- Department of Applied Animal Science and Welfare, Swedish University of Agricultural Sciences
- Federal University of Santa Catarina (UFSC)
Lameness on Brazilian pasture based dairies - Part 2: Conversations with farmers and dairy consultants
Olmos, Gabriela; Bran, Jose A.; von Keyserlingk, Marina A. G.; Hotzel, Maria J.
A farmer or a dairy consultant's ability to identify and properly treat lame dairy cows is key to managing lameness on farms. However, this ability is dependent on their knowledge and perceptions regarding lameness. To date these topics are poorly understood in all dairy systems. To our knowledge, this is the first study that uses a qualitative approach to describe the perception of lameness in Brazilian pasture-based dairy farms. The aim of this study was firstly, to contextualize farmers and dairy consultants' culture and knowledge on the topic of lameness and, secondly, to understand how these factors may influence lameness management on the farms. Indepth face-to-face semi-structured interviews were done with participating farm owners (n = 21) and dairy consultants (n = 13). Thematic analyses of the interview content provided evidence that the dairy community's overarching culture around lameness acts as a barrier preventing positive actions targeting lameness control and prevention. The emerging themes identified indicate that lameness is a vague, ill-defined concept among both farmers and dairy consultants working in this region. There was a shared belief that pasture-based systems have a low risk for lameness. Furthermore, the prevailing culture for tackling lameness was reactive, particularly in the case of lame cows affected by physical trauma or environmental factors. Treatment was frequently delayed and the misuse of antibiotics was evident. Described community culture was rationalised via the cognitive dissonance and health belief models. We suggest that increased dialogue, including educational efforts within the community, may lead to increased sensitivity of risk perception of lameness within the community and in turn trigger appropriate diagnosis and treatment of lame cows.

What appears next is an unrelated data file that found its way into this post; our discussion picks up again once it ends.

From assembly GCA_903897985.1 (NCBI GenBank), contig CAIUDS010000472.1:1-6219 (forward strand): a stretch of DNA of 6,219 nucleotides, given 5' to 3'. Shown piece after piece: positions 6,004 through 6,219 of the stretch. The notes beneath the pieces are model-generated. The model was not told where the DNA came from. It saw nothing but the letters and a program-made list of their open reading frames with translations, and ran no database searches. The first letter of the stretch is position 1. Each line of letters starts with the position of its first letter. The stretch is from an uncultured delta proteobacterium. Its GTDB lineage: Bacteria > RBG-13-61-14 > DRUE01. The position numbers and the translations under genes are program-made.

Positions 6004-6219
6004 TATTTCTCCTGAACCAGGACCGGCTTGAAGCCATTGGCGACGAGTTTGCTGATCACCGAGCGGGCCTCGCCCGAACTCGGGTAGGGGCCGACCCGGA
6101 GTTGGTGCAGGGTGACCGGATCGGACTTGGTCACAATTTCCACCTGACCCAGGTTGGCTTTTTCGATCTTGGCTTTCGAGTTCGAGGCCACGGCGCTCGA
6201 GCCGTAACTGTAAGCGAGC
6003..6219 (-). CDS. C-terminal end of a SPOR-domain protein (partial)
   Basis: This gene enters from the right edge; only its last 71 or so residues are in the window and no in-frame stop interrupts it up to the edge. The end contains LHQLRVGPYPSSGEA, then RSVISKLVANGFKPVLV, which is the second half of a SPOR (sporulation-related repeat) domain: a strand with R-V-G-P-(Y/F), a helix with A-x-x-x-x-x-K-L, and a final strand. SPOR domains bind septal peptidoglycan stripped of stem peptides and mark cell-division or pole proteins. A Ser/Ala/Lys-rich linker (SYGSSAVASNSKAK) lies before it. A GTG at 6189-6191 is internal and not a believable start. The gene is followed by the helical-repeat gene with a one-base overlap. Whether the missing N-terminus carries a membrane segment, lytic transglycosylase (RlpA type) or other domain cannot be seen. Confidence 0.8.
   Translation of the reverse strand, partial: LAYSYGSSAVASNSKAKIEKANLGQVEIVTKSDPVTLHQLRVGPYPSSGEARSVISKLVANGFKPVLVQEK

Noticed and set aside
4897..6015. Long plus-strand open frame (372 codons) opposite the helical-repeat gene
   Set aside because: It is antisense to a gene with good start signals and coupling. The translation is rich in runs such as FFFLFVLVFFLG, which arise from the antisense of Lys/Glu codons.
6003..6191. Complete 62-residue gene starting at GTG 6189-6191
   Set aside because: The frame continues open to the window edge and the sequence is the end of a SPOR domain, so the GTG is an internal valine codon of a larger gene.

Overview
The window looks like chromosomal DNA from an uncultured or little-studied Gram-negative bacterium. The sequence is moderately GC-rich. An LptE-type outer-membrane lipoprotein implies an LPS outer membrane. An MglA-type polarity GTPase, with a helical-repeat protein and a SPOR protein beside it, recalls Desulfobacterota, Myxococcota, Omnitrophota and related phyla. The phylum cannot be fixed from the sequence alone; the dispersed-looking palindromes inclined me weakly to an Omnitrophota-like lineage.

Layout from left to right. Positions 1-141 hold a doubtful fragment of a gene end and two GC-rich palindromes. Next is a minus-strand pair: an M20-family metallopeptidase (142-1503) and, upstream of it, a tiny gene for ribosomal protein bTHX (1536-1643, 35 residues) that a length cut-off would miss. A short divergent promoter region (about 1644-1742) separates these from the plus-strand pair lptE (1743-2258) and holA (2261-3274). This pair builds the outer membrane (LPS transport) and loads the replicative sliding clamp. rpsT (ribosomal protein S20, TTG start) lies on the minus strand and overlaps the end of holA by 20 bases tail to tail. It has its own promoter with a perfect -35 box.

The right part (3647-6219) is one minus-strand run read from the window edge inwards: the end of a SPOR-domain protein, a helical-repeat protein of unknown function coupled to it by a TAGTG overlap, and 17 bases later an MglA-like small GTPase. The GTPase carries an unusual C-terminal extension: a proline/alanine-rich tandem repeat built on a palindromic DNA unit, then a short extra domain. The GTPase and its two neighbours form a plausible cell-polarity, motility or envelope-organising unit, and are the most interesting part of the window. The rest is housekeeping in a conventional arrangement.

Attitudes; Extension agents; Grazing dairy cows; Smallholder; Perceptions
Preventive Veterinary Medicine
2018, Volume: 157, pages: 115-124
Sustainable Development Goals
SDG4 Quality education
UKÄ Subject classification
Other Social Sciences not elsewhere specified
Animal and Dairy Science
Other Veterinary Science
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